Reviews Archive


Pier Solar HD review (Xbox One)

Pier Solar HD was developed and published by Watermelon. It was released on November 21, 2014 for $14.99. A copy was provided for review purposes.


Here in the UK there is a superstitious theory known as “Sod’s Law,” which basically suggests that if you want something to happen really badly, you’ll inevitably get the opposite outcome. In the US, this is known as Murphy’s Law — chances are, you’ll feel like you’ve been on the receiving end of this phenomenon at least once or twice in your life. My most recent “evidence” that such a law (whatever you call it) may exist begins with an email conversation I had with XBLA Fans Managing Editor Nick Santangelo. My past three assignments have all been Xbox One reviews of re-released Xbox 360 titles, and I mentioned that it would be great to get my hands on some new IP so that I could see what the Xbox One is really capable of.

It seems only natural, then, that I now find myself writing about a game which is not only another re-release, but a Kickstarted HD remix of a fan-made, homebrew Sega Genesis game from 2010. Hopefully I can be forgiven for wondering whose pint of craft ale I spilled in a past life to deserve such a punishment, but after spending the best part of five solid days with Pier Solar HD, I can happily report that Watermelon’s it’s a real old-school gem that demands your attention.

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Never Alone review (Xbox One)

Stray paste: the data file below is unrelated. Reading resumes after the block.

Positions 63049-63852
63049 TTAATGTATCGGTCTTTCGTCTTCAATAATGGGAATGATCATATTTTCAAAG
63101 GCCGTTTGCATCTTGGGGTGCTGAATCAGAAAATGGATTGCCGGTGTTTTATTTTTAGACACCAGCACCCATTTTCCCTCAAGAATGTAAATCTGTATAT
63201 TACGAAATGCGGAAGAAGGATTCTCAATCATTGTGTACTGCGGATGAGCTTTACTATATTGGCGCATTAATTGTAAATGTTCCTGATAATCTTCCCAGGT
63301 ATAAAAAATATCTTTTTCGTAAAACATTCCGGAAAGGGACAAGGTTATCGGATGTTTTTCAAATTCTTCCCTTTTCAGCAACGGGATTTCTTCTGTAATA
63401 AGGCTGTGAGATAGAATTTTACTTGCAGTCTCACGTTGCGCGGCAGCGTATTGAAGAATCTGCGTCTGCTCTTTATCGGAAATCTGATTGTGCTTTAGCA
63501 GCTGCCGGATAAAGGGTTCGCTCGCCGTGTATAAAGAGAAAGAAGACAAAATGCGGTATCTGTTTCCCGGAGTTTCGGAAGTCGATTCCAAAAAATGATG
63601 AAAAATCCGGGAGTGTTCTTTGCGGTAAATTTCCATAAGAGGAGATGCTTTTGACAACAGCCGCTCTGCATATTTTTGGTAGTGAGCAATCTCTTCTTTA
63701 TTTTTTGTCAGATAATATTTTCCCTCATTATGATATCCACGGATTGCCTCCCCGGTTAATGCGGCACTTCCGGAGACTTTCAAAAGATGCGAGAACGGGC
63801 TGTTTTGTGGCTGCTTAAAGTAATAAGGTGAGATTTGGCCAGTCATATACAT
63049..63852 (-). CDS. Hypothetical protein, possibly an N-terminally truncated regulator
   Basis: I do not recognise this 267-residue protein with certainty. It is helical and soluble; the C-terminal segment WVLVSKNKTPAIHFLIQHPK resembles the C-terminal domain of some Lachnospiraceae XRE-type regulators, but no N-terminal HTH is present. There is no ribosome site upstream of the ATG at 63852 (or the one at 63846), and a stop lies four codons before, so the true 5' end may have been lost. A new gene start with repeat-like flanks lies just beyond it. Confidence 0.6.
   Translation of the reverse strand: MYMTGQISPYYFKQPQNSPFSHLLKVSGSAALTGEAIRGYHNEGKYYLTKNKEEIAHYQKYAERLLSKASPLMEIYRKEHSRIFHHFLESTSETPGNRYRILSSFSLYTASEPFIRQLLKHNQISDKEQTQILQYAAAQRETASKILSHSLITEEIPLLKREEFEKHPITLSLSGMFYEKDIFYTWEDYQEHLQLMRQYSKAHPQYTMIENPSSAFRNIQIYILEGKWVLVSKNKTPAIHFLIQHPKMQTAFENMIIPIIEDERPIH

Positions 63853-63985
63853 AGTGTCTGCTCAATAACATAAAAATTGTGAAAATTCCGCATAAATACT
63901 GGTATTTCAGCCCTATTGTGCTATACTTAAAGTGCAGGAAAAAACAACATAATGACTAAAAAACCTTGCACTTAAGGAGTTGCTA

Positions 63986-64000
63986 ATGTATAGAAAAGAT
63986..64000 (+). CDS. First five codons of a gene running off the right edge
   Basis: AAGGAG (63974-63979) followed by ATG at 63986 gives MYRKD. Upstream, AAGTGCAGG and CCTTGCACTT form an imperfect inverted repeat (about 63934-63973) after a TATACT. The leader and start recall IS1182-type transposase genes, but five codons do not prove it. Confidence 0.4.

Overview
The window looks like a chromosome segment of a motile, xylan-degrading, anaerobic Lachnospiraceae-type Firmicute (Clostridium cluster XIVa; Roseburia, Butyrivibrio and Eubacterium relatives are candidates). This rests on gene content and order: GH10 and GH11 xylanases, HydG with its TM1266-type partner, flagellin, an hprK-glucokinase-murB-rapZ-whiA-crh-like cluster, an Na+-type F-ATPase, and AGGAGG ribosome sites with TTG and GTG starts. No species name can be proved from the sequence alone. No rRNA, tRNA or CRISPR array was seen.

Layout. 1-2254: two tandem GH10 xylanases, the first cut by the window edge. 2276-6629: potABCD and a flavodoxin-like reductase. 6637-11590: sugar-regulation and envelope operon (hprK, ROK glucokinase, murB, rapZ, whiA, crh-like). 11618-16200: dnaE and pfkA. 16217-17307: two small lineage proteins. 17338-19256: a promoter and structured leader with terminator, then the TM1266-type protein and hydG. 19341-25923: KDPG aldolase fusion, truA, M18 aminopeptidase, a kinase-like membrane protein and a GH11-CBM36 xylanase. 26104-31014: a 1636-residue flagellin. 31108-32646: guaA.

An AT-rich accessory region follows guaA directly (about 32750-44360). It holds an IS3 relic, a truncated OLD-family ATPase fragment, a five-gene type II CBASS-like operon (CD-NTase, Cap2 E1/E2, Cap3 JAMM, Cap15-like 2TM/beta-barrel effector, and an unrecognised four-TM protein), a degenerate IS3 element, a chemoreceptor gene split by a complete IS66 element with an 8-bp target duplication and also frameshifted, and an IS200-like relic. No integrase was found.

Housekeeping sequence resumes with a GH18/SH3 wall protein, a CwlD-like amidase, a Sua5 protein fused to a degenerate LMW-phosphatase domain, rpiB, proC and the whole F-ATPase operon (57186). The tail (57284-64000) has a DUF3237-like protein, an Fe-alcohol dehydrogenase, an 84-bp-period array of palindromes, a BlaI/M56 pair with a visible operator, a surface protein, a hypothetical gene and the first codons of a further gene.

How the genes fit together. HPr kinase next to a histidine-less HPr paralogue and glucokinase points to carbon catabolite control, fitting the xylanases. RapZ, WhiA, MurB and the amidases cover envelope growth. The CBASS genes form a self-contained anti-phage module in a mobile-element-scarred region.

Never Alone was developed by Upper One Games and E-Line Media and published by E-Line Media. It was released on November 18, 2014 for $14.99 on Xbox One. A copy was provided for review purposes.

Never Alone's Mystic NPC

Do you remember the arrival of the first tightly crafted indie Xbox sidescroller that disproved the notion that a Big Developer with a Big Budget was needed to create games of the highest quality? Neither do I, and that’s because it’s an event guilty of such unrestrained reproduction that it’s hard to recall its inaugural occurrence. Was it the release of Limbo? Mark of the Ninja? Braid? Something else? Regardless of what game kicked off this most welcome — even if now slightly clichéd — trend, it’s seemed apparent since its announcement that Never Alone would be the next game to continue the movement.

Its pretty graphics, intriguing setting and story aspiring to teach players something new caused many to think that Never Alone would be the next big little game. Maybe that’s an unfair burden to have placed on it. Maybe gamers should have instead anticipated only a game that would deftly introduce them to a culture that was heretofore both underrepresented and misrepresented in popular media. Certainly Never Alone does just that, offering a glimpse at the Iñupiat people’s ways that’s worth seeing. But while Upper One Games and E-Line Media have wonderfully succeeded in educating their audience, they’ve come up disappointingly short in entertaining it.

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Terraria review (Xbox One)

Terraria was originally developed by Re-Logic; 505 Games published the Xbox One port. It is scheduled for release on November 14, 2014 and will cost $19.99. A copy was provided for review purposes.


I’m not sure when or why I began to think more sceptically about re-released and high definition remasters of past-generation games. Perhaps it was only recently, when the Xbox One became awash with them. First there was Minecraft, then all three current Telltale Games productions and now, less than two weeks later, we have Terraria (and in the retail space, Halo: The Master Chief Collection.)